Public access to medical records – why is progress so slow?

Nov 9, 2021 | Scleroderma, Webinar

Medical notes have traditionally been ‘owned’ by their authors – clinicians – with access granted to patients as an afterthought. But there is growing momentum behind the idea that medical notes should, by default, be made available, in real time, to patients and their carers. After all, we can access our banking records, Internet histories and other data about us in real time. Why not our medical records? Despite advances in technology, digital literacy, and favourable changes in legislation, progress towards making medical records easily available has been, with a few notable exceptions, glacially slow.

The BMJ has long believed that all patients should have easy, real-time access to their medical records and notes. In this series of webinars, hosted by the BMJ Patient Editor team, a powerful line-up of international experts will explore the underlying reasons for this slow progress from a variety of angles. In doing so, we aim to stimulate debate, discussion – and hopefully, action.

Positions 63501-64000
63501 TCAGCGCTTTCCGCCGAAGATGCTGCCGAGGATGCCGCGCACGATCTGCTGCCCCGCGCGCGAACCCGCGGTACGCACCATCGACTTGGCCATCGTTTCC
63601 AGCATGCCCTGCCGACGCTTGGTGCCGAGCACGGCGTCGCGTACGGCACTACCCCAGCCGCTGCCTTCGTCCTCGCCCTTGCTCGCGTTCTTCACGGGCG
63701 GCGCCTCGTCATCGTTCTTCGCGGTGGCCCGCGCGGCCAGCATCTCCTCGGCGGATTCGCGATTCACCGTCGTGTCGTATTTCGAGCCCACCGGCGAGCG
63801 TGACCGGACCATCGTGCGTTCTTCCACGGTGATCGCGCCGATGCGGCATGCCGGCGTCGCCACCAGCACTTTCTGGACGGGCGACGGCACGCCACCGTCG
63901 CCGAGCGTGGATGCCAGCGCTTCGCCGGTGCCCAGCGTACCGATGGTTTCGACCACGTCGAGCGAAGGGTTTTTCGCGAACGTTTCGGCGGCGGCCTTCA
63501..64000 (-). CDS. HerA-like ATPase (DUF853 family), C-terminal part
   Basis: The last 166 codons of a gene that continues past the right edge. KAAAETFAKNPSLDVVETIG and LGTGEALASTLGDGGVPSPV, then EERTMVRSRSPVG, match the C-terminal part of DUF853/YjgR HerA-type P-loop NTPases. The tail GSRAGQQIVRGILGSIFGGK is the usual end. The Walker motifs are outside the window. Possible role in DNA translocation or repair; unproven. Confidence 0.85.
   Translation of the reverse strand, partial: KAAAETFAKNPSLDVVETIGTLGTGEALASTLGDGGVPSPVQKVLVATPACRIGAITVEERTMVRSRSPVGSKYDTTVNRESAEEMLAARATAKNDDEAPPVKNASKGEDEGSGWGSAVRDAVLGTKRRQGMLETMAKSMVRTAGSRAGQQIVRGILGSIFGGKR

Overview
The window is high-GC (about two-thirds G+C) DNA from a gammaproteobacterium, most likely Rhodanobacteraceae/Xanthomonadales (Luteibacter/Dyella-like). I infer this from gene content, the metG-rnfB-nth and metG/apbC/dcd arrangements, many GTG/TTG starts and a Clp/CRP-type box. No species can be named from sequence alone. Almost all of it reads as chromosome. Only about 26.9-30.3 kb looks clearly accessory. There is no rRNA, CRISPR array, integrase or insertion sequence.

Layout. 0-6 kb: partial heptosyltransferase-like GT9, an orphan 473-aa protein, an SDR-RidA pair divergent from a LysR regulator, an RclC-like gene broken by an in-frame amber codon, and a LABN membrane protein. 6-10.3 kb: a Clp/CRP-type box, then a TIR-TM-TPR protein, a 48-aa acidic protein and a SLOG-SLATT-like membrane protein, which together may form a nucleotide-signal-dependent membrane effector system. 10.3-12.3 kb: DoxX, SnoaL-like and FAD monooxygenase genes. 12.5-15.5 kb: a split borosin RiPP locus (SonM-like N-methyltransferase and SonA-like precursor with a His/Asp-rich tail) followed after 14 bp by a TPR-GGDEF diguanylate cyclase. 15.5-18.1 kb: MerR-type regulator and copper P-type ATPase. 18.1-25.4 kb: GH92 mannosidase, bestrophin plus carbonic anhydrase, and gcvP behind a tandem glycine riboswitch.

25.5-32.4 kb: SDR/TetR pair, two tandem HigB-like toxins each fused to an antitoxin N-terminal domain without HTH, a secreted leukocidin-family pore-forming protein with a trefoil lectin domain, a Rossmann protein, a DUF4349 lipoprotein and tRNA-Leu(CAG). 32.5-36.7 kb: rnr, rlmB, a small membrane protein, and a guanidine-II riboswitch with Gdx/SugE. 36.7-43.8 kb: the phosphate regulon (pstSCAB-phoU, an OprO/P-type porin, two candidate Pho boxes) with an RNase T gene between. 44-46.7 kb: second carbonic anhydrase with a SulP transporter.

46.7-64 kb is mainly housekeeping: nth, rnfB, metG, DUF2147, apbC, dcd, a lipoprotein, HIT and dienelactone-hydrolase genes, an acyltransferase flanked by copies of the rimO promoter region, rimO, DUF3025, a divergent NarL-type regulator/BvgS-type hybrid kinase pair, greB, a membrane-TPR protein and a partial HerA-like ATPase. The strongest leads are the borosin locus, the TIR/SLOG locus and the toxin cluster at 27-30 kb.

Webinar 1: What are ethical issues?
Wednesday 10th November 5pm (GMT)

Webinar 2: What are the professional and cultural barriers?
Wednesday 17th November 5pm (GMT)

Webinar 3: How to avoid widening health inequalities?
Wednesday 24th November 5pm (GMT)

Webinar 4: What are the bureaucratic barriers and governance issues?
Wednesday 1st December 5pm (GMT)

More information on the webinar series here.

Read the opinion article Access to personal health records—why is progress so slow? here.


FESCA news & eventsnews & events

Share This